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Castle Kajiki Castle

This article is in the series Walking the Japanese Castles
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Kajiki Castle (加治木城 Kajiki-jō) was a mountain castle in former Ōsumi Province (modern-day eastern Kagoshima Prefecture) which had been used from the Nanboku-chō Period (1336-1392) to the Sengoku Period. It is located on a plateau which pushes out southwest towards the Kajiki Plain (加治木の平), the deepest part of the Kinko Bay (錦江湾). Amikake River flows to the north and Hikiyama River to the south.


The castle consisted of the western enclosure (西の丸 Nishinomaru), the main enclosure (本丸 honmaru), the second enclosure (二の丸 ninomaru), Ouma Castle (御馬城), Taka Castle (高城), Matsuo Castle (松尾城) and the Mondo Residence (主水屋敷 Mondo-yashiki).


The map is based on GSI Map by the Geospatial Information Authority of Japan. The location of enclosures is estimated.


It is unknown when the castle was erected, but it is said to be have been built by the local Okura clan (大蔵氏). Legend has it that the Okura adopted Tsunehira, the third son of kanpaku (関白, a chief advisor to the emperor) Fujiwara no Yoritada ((藤原 頼忠, 924-989). Tsunehira later adopted the Kajiki family name. The first time Kajiki Castle was mentioned was in 1495 when Shimazu Tadamasa (島津忠昌, 1463-1508) attacked Kajiki Castle to suppress a revolt of the Kajiki clan.

The castle entered the annals of Japanese military history in the Siege of Kajiki in 1549 when Ijuin Tada'aki (伊集院忠朗, 1520-1561), a vassal of the Shimazu clan, for the first time used Western arquebuses in combat. Tada'aki had been given a Portuguese matchlock gun by Tanegashima Tokitaka (種子島時尭, 1528-1579), the first daimyō to establish contact with European powers.

In addition, the castle was also conveyed with the first place where guns were used for the actual fighting in Japan. Shimazu vassal, Ijuin Tadaaki used a gun given by Tanegashima Tokitaka in 1549. Kajiki is also known as the place where Shimazu Yoshihiro (島津義弘, 1535-1619) secluded himself. He had stayed in the foot of the hill (somewhere around present-day Kajiki Highschool).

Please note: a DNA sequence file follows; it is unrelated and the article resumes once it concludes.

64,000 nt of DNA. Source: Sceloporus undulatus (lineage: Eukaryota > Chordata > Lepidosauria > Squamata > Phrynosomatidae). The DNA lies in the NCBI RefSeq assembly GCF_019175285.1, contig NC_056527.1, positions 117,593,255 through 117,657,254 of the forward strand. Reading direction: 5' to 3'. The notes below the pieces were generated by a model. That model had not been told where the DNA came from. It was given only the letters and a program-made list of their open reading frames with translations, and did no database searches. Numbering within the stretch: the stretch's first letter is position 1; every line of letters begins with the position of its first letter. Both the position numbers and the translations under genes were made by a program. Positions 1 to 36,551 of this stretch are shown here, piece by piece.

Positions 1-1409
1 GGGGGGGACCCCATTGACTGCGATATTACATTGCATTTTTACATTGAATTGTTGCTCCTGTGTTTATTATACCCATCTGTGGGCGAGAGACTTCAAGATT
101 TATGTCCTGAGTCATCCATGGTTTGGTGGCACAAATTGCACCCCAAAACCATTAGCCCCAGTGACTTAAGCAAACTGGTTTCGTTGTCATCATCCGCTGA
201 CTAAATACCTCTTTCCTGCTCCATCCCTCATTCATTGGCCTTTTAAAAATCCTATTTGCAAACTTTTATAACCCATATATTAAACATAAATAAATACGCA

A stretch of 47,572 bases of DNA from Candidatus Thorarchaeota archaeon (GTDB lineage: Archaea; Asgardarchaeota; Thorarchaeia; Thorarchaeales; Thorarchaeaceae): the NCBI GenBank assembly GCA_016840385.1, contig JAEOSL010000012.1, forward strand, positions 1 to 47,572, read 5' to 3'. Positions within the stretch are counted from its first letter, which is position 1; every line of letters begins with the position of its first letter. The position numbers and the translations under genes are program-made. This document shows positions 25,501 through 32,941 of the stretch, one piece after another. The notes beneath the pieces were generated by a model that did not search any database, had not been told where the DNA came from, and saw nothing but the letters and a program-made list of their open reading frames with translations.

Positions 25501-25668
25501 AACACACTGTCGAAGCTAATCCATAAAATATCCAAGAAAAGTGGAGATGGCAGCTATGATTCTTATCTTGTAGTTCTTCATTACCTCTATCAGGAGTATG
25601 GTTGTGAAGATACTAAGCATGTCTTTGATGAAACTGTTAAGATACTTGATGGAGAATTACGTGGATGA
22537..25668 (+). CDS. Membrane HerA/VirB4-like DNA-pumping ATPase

Visiting the castle

Driving along Prefectural Route 55 from Kagoshima Airport to Kajiki, we found the plateau just before Kajiki Interchange. We then turned right (turn left, if you come from the south). There is a guideboard of the castle just at the foot of the slope. We could have driven closer to the castle, but it is easier to park right in front of the board. As there are no directions for visitors and we were walking around a residential area we were careful not to behave too suspicious.

① The only guideboard with information about the castle. As there is a monument of "Ouma Daimyojin (御馬大明神, lit. "Gracious Deity of Horse") in this enclosure, it is called Ouma Castle (御馬城).


This cliff is a shirasu-daichi (シラス台地, a pyroclastic plateau). It is very brittle and falls apart when you scratch it with your fingernails.


② This is what seemed to be the second enclosure (二の丸 ninomaru).


There was a deep trench between main and second enclosure.


③ The location of the main enclosure (本丸 honmaru), nowadays obviously a private residence and a farm.


④ I assumed that this was the western enclosure (西の丸 nishinomaru). It seemed flatter than the other two enclosures.


I only learned later that the famous Ryūmon Falls (龍門滝) is located northwest of the castle. It is listed among the top 100 waterfalls in Japan.

Date of visit: 18 October 2013


  • Address: Kajiki-cho Tando, Aira-shi, Kagoshima
  • Transport: 25-minute walk from JR Nippo mainline Kajiki Station
    2km from Kyushu Expressway Kajiki Interchange via Prefectural Route 55
  • Parking: Open space in front of the guide board
Next article in the series 'Walking the Japanese Castles': Kakuto Castle
Previous article in the series 'Walking the Japanese Castles': Matsushiro Castle
About author
Hiroto Uehara
Hiroto is an ordinary Japanese office worker, but his true mission is searching for castles on the weekend.


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